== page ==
So go out there and make something new, make something different and no matter what your doing or creating. Do it the Printrbot way, with everything you have.
Posted from RepRap Squad HQ
Printrbot Plus V2
– Extended Z-axis to 16″ from base to top
– Custom Bowden extruder (soon dual bowden) I was lucky enouph to have a good friend that I could reach out to in order to get this sweet replacement extruder. You can check out his blog here, which I highly reccomend as it is a good read. He is operating a Printrbot GO and is turning out some rather good prints.
– Upgraded to Kysan nema 17 Z-axis motors. All other motors are custom black to match whole setup.
– Custom built Printrstand with 180mm Antec cooling fan for electronics bay. 2-80mm inlet/outlet fans for power supply cooling and electronics cooling. Add on selectable LED lighting, 2×12″ tubes. Printrstand also has 2 x 12v auxilary plugs on rear, fused A/C inlet line and emergancy power shut off switch. Whole printer including Printrstand have black tube wiring organizers with mounts to protect all wiring. The Printrstand also has matching handles on each side which makes for easy transportation. The Printrbot locks down to the printrstand for transportation as well as during operation. On the back it also has a fully adjustable spool mount that will accomidate any spool.
– LED info lighting on bowden extruder. They turn blue when hotend and heatbed are on and red LED turns on when they are at predeturmind temp.
– Makerbot 3x end stop mechanical switches with LED light as well as 3x standard mechanical end stop switches for full control and safety.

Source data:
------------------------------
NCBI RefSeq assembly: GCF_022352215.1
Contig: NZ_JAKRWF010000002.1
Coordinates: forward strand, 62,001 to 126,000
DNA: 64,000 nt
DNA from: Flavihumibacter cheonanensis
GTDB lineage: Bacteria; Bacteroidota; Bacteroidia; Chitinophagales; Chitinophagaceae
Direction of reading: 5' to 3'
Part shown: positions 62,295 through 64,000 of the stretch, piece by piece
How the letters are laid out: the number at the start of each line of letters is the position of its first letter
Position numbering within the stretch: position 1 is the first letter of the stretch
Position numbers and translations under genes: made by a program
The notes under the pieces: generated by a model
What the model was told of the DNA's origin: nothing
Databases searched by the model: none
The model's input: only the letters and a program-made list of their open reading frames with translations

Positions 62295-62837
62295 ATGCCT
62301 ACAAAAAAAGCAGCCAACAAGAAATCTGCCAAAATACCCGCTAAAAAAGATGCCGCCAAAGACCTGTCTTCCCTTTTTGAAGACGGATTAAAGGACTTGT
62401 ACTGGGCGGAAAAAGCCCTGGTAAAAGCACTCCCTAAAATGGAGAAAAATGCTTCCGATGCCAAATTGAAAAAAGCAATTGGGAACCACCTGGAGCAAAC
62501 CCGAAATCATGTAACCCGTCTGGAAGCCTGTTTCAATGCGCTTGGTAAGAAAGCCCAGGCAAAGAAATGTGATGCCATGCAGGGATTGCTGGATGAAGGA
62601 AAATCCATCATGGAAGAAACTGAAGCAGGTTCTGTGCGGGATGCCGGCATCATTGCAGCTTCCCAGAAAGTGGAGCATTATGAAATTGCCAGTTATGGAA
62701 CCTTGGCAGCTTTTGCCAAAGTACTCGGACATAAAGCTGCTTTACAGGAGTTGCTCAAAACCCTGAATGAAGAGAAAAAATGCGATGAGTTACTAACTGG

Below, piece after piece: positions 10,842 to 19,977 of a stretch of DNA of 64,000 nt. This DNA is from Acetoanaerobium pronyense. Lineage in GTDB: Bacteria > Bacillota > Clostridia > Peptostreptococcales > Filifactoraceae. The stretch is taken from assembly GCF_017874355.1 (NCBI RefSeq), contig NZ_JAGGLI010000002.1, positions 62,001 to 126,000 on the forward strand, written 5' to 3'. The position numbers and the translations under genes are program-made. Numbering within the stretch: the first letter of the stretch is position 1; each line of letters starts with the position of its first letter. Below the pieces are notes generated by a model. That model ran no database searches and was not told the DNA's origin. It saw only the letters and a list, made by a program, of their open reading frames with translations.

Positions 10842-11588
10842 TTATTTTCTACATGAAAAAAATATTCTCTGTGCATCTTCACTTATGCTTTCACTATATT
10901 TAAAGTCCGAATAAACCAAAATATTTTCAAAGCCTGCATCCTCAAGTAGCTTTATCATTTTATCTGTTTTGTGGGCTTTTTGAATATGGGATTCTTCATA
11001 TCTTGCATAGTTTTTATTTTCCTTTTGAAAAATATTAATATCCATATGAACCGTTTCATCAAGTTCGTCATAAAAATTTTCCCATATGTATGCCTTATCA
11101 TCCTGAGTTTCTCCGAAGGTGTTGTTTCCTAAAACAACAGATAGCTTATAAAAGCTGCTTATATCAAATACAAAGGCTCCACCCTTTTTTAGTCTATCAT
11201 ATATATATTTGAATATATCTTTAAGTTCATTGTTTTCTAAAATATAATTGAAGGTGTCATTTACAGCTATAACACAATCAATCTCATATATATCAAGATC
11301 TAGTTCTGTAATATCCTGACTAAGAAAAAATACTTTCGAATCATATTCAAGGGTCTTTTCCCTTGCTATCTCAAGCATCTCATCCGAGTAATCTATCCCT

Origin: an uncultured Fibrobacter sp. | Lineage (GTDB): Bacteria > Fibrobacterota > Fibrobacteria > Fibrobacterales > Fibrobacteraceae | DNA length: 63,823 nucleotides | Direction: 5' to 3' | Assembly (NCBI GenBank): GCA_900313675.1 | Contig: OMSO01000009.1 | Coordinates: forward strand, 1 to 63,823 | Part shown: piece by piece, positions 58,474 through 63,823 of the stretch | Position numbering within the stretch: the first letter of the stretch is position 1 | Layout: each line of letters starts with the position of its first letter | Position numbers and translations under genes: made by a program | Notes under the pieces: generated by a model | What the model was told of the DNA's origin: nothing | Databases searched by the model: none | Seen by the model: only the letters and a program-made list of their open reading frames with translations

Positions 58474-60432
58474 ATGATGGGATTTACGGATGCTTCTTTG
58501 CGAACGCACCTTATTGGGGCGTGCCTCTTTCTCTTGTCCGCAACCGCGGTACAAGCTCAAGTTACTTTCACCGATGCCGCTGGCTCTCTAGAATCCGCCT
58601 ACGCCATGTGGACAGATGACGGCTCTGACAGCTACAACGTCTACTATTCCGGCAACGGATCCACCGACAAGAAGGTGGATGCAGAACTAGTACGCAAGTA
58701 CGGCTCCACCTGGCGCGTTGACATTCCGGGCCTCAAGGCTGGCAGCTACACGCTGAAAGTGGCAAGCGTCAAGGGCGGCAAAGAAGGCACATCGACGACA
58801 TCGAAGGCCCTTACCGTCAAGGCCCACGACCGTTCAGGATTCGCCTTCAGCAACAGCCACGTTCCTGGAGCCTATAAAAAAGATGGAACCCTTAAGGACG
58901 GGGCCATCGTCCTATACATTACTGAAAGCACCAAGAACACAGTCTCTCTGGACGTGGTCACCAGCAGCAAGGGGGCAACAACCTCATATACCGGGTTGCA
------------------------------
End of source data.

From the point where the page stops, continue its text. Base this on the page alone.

– Arduino Uno to run LED status lights as well as temp warning sensors that if two or more sensors rise above settings it will text operator with warning and begin shutdown sequence for anti fire warning.
– IP camera. This lets me view my prints from anywhere via my Android tablet or cell phone.
– Extra Temp displays. Lets me see the temperature of the heated bed and hotend on an LCD display that will be mounted on the top Z axis stiffiner next to the bowden extruder. Another reason for this addition is to read temps more accuratly as pronterface has been known to be off up to + or – degrees. I average out the two readings. The temp display also has 2 warning alarms that are tied into my arduino UNO R3. When temps go above a pre set temp it sounds an alarm and send me a text message via phone warning me of a potential fire.
– RAMPS 1.4 setup with 5xA4988 drivers for dual extruder operation, Arduino Mega, stand alone cooling system, driver heatsinks, full wiring system (10×2 pin, 10×3 pin, 10×4 pin)
Recent Upgrade: Printrboard with extrudaboard for dual extruder beta.
– 12 volt 8 amp heatbed .
– Custom built all metal hotend with a two fan extruder system. This hotend can withstand very high temps for printing with almost all available filiments including nylon.
Recent Upgrade: Dual 1.75mm ubis hotends with 2 large Kysan direct drive extruders.
– Upgraded ACME rods for Z axis, anti backlash system with springs x 2 and precision smooth rods for (X=8mm,) (Y=8mm) and (Z axis’s = 12mm.) Lm8uu bearings x 8 and LME12uu upgraded x 4 as well as an extra set of PLA linear bearings x 12. New brass nuts for smooth linear motion.